Sunday, November 24, 2013

A few thoughts on JFK


50 years ago, President JFK was assassinated.  Here are some recent thoughts shared on the anniversary of his murder.

Former President Bill Clinton:

Because [JFK's] life was claimed too soon, in death he became…the symbol of the eternal future, the symbol of what we always have to become; that America was always going to be a country on the move, always becoming, always redefining itself. Not [without] political debates [and] fights, but always finding a way to find something we agreed on, something we should continue fighting on, and some way to keep moving together into tomorrow. And it will always remind me that our obligations now, no less than then, are to give our children and our grandchildren that future. We are going to share it; the question is what we will share. And that is ours to determine."

US Senator Patty Murray:

Like so many Americans I still vividly remember November 22nd, 1963. As an 8th grader in my small hometown of Bothell, Washington I still remember playing in our school’s marching band in front of a local elementary school when someone came in and whispered in the ear of our band director. He immediately stopped the song we were playing, asked us to pull out the music to God Bless America, and we began to play. Then there was an announcement that the President had been shot. It was stunning.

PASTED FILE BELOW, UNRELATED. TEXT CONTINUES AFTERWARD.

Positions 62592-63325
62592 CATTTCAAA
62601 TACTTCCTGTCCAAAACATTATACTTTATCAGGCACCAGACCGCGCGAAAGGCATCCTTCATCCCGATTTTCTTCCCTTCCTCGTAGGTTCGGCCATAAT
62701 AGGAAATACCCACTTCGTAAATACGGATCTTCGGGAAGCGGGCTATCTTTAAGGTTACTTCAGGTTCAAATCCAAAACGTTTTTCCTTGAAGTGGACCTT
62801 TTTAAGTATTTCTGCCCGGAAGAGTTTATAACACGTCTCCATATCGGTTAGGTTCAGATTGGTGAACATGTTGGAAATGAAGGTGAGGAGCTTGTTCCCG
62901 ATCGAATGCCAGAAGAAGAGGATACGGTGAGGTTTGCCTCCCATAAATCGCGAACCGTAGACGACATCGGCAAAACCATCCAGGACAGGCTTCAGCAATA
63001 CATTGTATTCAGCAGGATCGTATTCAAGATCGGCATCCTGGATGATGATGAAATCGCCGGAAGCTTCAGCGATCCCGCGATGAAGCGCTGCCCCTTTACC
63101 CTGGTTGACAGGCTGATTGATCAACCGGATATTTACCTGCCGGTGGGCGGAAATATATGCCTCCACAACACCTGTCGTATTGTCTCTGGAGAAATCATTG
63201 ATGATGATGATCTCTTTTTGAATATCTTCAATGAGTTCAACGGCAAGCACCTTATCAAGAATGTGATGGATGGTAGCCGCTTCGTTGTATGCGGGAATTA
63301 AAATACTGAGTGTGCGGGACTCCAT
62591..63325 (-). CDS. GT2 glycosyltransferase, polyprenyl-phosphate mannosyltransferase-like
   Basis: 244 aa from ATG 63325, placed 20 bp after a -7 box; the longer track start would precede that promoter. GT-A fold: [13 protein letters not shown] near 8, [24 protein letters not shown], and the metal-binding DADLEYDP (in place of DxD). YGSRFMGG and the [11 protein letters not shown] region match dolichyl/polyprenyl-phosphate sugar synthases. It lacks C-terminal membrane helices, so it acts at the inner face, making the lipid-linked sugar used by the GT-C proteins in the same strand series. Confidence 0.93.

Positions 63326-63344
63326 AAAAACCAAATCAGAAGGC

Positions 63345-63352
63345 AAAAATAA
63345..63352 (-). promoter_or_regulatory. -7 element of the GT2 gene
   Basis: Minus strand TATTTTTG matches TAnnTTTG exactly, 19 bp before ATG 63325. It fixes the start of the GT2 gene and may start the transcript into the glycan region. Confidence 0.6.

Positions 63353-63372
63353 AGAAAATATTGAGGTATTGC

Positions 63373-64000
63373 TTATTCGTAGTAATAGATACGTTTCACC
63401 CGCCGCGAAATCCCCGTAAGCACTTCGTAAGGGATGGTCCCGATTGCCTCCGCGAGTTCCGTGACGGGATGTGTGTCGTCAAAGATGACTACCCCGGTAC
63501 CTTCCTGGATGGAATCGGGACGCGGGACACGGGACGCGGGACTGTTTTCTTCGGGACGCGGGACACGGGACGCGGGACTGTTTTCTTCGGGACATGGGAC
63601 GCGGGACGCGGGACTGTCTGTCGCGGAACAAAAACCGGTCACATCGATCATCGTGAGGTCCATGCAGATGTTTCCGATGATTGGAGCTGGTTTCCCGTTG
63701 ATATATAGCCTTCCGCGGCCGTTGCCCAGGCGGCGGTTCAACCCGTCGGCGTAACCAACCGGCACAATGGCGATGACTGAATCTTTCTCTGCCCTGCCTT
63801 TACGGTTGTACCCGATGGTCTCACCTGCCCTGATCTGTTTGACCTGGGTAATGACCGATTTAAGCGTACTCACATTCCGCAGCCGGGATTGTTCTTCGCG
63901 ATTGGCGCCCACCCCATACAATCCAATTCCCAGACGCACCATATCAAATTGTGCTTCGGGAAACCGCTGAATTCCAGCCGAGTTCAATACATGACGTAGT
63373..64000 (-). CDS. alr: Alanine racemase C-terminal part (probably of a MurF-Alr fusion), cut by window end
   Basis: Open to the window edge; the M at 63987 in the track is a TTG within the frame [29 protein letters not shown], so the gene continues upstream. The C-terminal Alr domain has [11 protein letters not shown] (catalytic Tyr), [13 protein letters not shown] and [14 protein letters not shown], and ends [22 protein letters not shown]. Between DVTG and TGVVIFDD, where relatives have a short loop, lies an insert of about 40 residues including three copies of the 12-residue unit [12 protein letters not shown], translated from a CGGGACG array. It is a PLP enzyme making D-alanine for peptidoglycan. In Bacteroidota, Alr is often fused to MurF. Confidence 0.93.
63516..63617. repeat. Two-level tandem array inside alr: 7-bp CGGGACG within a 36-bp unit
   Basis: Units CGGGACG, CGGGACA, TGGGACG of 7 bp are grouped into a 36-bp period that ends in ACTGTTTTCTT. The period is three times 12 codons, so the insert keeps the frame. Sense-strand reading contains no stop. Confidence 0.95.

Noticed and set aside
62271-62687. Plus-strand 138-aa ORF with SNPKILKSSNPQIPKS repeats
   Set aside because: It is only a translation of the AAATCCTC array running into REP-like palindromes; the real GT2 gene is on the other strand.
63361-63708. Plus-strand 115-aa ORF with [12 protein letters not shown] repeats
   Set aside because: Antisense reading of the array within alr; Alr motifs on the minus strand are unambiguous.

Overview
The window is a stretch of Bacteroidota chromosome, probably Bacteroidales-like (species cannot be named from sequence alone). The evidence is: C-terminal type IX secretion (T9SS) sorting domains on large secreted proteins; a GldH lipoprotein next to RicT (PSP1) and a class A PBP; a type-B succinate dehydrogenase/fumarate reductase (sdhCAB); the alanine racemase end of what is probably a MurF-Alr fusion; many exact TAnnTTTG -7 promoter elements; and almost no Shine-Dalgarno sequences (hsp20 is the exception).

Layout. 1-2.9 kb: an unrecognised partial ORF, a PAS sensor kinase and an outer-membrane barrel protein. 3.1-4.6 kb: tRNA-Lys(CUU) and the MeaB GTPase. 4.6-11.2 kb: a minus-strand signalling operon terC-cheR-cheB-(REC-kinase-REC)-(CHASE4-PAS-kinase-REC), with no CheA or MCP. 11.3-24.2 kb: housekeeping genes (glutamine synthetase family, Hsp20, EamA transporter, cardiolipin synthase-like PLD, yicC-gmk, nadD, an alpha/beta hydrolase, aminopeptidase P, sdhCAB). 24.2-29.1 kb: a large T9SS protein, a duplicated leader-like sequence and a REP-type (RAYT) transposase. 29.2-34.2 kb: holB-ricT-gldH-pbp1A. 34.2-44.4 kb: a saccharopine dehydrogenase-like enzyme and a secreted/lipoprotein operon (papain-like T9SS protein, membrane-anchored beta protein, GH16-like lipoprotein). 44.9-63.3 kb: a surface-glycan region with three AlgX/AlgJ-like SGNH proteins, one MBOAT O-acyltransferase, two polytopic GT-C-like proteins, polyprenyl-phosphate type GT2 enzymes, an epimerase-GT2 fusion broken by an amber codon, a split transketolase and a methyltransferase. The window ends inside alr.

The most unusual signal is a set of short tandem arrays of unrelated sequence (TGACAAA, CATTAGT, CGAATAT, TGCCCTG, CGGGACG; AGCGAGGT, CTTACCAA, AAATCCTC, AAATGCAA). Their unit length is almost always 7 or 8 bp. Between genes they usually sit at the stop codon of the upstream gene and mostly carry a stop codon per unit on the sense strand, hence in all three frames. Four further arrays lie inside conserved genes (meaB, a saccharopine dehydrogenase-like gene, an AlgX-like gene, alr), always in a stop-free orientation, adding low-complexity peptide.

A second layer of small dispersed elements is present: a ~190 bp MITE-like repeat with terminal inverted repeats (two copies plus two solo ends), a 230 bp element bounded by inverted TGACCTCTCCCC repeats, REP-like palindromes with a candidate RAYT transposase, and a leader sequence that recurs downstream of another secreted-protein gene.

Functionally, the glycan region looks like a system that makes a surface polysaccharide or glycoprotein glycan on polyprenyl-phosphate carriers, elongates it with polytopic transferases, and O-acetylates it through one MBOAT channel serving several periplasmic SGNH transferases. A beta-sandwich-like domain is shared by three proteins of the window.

I also remember going home and seeing my mom do two things that she never did, watch TV all day and cry. For me, it was the day the world got bigger than the small town I lived in. And from that day on, the Kennedy legacy of service was talked about often in my house. Those conversations helped instill in all of my brothers and sisters the knowledge that we have to be part of the bigger world beyond our own home and that we should work where we could to make our school, our community, and the world a better place.
I think a lot of American families had similar experiences because I see it every day in the Kennedy legacy of service that lives on. From those who dedicate their time and energy to helping the most vulnerable, to those who strive to innovate for the next advancement in health or technology, to those who serve our nation in uniform as President Kennedy did, so much of the spirit of service for the greater good can be traced back to his words and deeds. I join with all Americans today in honoring his life and legacy.